Until now, we have not yet waded into the legal and political morass that is Shirley Sherrod v. Andrew Breitbart and Larry O’Connor. In case you have not picked up a newspaper in the past three years, this is a complaint brought by a former official with the U.S. Department of Agriculture against Andrew Breitbart and one of his employees. The Washington Post described the case as follows:
Sherrod was ousted from her job as an Agriculture Department rural-development official in 2010 after Breitbart posted an edited video of Sherrod, who is black, supposedly making racist remarks. She sued Breitbart, his employee Larry O’Connor and an unnamed defendant for defamation and emotional distress after USDA officials asked her to resign and the video ignited a racial firestorm. . . .The video on Breitbart’s Web site turned out to be edited, and when Sherrod’s full speech to an NAACP group earlier that year came to light, it became clear that her remarks about an initial reluctance to help a white farmer decades ago were not racist but rather an attempt at telling a story of racial reconciliation. Sherrod received public apologies from the administration — including one from President Obama — and an offer to return to her job, which she declined.
Sherrod brought suit in the District of Columbia. The defendants removed the case to federal court, and then filed a motion to dismiss pursuant to D.C.’s relatively new anti-SLAPP act, which had been passed just a year before and had gone into effect at the end of March 2011. We first wrote about anti-SLAPP statutes in 2009.
In February 2012, the district court denied the motion to dismiss on a number of grounds, including: (1) the complaint had been filed before the effective date of D.C.’s anti-SLAPP law and could not be applied retroactively; (2) even if it could be applied retroactively, the law would then be considered procedural and therefore could not be applied by a federal court sitting in diversity; and (3) even if it could be applied in federal court, by seeking several extensions of their deadline to respond to the complaint, the defendants had missed the statutory deadline in which to file a motion under D.C.’s law (45 days).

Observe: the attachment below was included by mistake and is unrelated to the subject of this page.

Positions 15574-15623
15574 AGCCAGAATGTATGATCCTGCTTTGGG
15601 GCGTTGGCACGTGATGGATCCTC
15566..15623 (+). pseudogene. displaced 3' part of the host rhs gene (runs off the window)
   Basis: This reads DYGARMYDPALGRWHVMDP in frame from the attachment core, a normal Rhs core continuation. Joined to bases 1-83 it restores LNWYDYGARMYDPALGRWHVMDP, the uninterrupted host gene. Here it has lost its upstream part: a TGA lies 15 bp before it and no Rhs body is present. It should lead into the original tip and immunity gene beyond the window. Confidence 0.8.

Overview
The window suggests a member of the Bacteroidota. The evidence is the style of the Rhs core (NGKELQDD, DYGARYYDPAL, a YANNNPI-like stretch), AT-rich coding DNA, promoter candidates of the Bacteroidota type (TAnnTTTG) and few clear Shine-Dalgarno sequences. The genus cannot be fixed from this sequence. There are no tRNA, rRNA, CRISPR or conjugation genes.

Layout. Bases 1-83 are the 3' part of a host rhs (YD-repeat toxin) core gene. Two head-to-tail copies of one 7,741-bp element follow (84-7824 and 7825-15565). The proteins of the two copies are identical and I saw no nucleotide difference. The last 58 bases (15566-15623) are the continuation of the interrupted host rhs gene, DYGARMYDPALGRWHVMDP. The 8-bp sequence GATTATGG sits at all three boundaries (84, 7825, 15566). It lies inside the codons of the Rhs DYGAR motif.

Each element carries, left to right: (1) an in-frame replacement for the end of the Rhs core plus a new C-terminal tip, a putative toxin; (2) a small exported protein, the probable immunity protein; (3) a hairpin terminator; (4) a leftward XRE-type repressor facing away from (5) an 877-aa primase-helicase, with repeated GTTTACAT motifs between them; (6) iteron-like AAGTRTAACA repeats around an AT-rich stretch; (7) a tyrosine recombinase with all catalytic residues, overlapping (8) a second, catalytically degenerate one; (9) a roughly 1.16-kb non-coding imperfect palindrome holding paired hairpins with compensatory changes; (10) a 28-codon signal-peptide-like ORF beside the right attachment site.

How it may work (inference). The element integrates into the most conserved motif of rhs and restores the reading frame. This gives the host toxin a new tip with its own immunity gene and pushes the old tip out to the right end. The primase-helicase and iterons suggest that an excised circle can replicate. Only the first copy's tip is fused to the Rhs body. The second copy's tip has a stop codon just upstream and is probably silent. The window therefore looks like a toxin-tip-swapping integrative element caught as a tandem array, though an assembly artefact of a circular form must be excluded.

The defendants appealed that decision to the United States Court of Appeals for the District of Columbia Circuit, arguing, among other things, that denial of an anti-SLAPP motion to dismiss is immediately appealable. Oral argument in that appeal took place on March 15, 2013, and a decision is likely to be issued sometime this summer.
If the D.C. Circuit agrees that it has jurisdiction to hear this interlocutory appeal—meaning an appeal that comes before the final resolution of the case at the trial court level—and according to reports of oral argument that is no sure thing, the court will answer several critical questions of first impression about D.C.’s anti-SLAPP law.
Of primary importance to media defendants is whether a state (or District of Columbia) anti-SLAPP statute can be applied in federal court. The general rule is that statutes or rules that are procedural (i.e., they govern how an action proceeds through the court system) are not applied by federal courts, but statutes or rules that are substantive (i.e., they govern the merits of the cause of action) are to be applied by federal courts.
This question is crucial, because if plaintiffs could avoid the effect of an anti-SLAPP statute by bringing their case in federal court (by either adding a federal cause of action or creating diversity among defendants), many might choose to do so.
A coalition of media organizations filed an amicus curiae brief in the D.C. Circuit urging the court to align itself with the First, Fifth, and Ninth Circuits, which have all held that anti-SLAPP statutes are substantive, and therefore should be applied by a federal court sitting in diversity. Indeed, the amici asserted that every Circuit Court to examine the question has agreed that such statutes are substantive.
In the coming days, we will have another post about one of the other important questions raised by the Sherrod case—whether the defendants’ motion to dismiss was untimely.
Of course, we will keep you posted when the court issues its decision.